Dekho Pakistan Exhibition at Frere Hall Karachi From 7 Mar-5 Aug

Dekho Pakistan Exhibition at Frere Hall Karachi From 7 Mar-5 Aug

Dekho Pakistan at Frere Hall

In order to celebrate the reopening of the Frere Hall after the US consulate was attacked in 2003, The Citizens Archive of Pakistan in collaboration with Hamara Karachi Foundation presented an interactive exhibition “Dekho Pakistan” .

The exhibition, which is part of the Hamara Karachi festival 2011, is initiated with the motive to promote peace and harmony among Karachiites on the grounds of one nationality despite various diversities prevalent in the society.  A visitor at the exhibition, Dr Naheed Imran Kothari, excitedly shared her views about the reopening.

“Since the heritage was the only place available for recreational and literary activities near my home, a lot of childhood memories are attached to it. The reopening of this heritage is a great initiative. Since I am emotionally very attached to the building, I have brought my children to experience the place, which they are relishing too,” she said.

The exhibition displayed vintage photographs from 1940s to 1960s, presenting a unique perspective on the region in those three decades.

The vintage photographic exhibition was divided into four categories such as “The Four Faces of Karachi” — personal collection of photographs of a known photographer, Mohammad Lutfullah Khan, presenting Karachi from 1949 to 1951.

The second category, “Jinnah — The Man behind The Portrait”, was a tribute to Jinnah through images. “Extraordinary Women” is the third category talking about five inspirational Pakistani women (Begum Rana Liaquat Ali Khan, Begum Shaista Suharwardy Ikramullah, Begum Zubeida Rahimtoola, Dr Fatima Shah and Princess Abida Sultan) for their unforgettable contribution to their country.

However, the last category, “Karachi: The Paris of the East”, is a walk down memory lane introducing the city as it was in the 1950s to the visitors.

“The collection on the display has been pulled off from the archives of The Citizens Archive of Pakistan (CAP), voluntarily donated by scores of Pakistanis from their personal collection. However, the collection of the first category, ‘The Four Faces of Karachi’, is donated by a known photographer, Mohammad Lutfullah Khan, from his personal work,” informed Aliya Hashim, director of CAP.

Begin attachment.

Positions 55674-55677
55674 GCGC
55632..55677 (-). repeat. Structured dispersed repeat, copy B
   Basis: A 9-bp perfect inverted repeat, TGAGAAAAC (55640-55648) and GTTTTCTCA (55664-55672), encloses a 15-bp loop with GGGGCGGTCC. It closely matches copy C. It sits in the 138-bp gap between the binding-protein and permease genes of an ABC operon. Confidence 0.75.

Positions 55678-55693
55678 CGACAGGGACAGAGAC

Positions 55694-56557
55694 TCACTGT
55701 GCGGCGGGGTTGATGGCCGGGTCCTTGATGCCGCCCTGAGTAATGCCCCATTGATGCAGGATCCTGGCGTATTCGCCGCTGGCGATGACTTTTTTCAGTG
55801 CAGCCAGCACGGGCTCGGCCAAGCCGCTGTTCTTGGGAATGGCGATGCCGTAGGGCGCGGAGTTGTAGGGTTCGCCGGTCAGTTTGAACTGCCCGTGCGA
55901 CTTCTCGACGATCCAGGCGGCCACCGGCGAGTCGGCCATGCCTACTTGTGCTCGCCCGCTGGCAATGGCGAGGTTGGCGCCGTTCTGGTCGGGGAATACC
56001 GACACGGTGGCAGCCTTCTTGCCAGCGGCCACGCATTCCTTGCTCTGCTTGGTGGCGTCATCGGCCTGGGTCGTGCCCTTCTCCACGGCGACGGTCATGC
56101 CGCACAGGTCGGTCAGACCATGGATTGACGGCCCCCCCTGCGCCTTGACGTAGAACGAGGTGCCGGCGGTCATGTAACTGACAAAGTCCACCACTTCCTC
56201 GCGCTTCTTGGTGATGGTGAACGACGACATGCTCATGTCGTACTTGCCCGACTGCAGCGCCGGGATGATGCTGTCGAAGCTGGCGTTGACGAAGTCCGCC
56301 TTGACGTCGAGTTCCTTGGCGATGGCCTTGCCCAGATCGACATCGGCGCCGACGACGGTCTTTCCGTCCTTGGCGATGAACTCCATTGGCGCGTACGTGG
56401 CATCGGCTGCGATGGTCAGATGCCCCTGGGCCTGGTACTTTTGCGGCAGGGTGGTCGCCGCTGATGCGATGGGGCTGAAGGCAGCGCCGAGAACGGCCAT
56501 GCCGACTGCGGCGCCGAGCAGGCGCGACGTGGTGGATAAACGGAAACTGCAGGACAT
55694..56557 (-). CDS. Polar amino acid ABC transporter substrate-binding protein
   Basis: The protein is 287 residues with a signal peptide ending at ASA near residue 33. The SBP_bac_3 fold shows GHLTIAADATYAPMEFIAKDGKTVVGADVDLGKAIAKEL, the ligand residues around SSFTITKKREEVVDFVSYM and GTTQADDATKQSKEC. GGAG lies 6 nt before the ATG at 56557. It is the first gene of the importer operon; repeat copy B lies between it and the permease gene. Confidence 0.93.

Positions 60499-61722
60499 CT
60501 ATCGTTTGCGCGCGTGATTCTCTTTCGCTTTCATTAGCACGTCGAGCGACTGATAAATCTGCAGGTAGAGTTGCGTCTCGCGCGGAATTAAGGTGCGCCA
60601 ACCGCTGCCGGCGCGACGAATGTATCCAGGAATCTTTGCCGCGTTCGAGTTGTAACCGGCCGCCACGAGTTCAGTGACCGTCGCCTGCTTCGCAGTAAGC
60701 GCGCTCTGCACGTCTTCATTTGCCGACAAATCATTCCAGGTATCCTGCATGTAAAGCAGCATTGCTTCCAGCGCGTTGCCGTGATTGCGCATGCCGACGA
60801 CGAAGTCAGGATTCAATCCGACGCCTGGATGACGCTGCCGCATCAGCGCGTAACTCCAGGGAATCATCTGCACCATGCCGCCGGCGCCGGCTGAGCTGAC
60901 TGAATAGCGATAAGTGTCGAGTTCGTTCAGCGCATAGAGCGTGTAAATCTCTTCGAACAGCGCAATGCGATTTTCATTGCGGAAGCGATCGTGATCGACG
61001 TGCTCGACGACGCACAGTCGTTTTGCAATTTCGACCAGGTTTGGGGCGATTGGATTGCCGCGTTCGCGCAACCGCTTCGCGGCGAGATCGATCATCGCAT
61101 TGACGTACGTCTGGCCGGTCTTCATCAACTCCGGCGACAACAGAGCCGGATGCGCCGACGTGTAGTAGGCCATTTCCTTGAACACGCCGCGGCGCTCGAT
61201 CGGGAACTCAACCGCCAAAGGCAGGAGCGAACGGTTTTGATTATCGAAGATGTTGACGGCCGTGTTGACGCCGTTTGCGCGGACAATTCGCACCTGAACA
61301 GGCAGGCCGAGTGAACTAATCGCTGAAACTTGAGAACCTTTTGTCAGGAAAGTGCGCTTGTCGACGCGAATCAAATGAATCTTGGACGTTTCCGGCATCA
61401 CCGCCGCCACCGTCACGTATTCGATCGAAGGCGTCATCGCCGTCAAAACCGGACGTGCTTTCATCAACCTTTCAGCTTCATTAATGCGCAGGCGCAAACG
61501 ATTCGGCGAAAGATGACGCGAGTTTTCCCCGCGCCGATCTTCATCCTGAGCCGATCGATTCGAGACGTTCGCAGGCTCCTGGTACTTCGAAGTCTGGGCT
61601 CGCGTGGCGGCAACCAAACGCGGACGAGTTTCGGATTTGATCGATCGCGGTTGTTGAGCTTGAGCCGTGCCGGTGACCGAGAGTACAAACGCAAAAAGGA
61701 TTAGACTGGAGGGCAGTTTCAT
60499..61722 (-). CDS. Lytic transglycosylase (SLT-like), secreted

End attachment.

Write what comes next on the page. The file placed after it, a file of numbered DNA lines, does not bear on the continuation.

Additionally, the exhibition displayed various projects showing the historical significance of the country. It included projects such as “Cityscape” — an interactive, three-dimensional map presentation of Karachi.

In addition to this, projects such as “Urdu zaban kiya hai”, “Cube Game”, “Lahore Resolution”, “On Caps, by CAP”, “Mai Kolachi to Hamara Karachi” and “Hall of Maps” were largely appreciated by the visitors.

“We have never been to the Frere Hall before but our maiden visit to the place has really impressed us. We should have more of such cultural activities in our country,” said a group of students of a private university.

Moreover, an outdoor activity, “Train Booth”, having an engine of a train labeled as “Amritsar say Lahore”, was placed with the idea to record the partition stories in the train recording booth. The motive is to record the partition ordeals and make the participants become the part of CAP’s flagship Oral History Project.

While comparing the old and the new times, a visitor, Mrs Sharifa Abdul Majeed, said, “Though I am loving the environment after so long, but I am not observing the same amount of zeal in the atmosphere as once there used to be in our times. A lot has to be reinstated for the younger generation what we flavoured in our times.”

The exhibition also offers a multimedia session which narrates the experiences of the individuals who have experienced the historical monuments of the country.

“The reopening of the Frere Hall is a great achievement. It is an important landmark due to its edifice and location for the Karachiites. The place has significance due to its effortless accessibility for all,” shared the proud Amean J., a board member of the CAP.

The landmark, which was an integral part of Karachi’s heritage and culture, is opened to the public to visit the exhibition free of cost, which will remain open till 5th of the next month.

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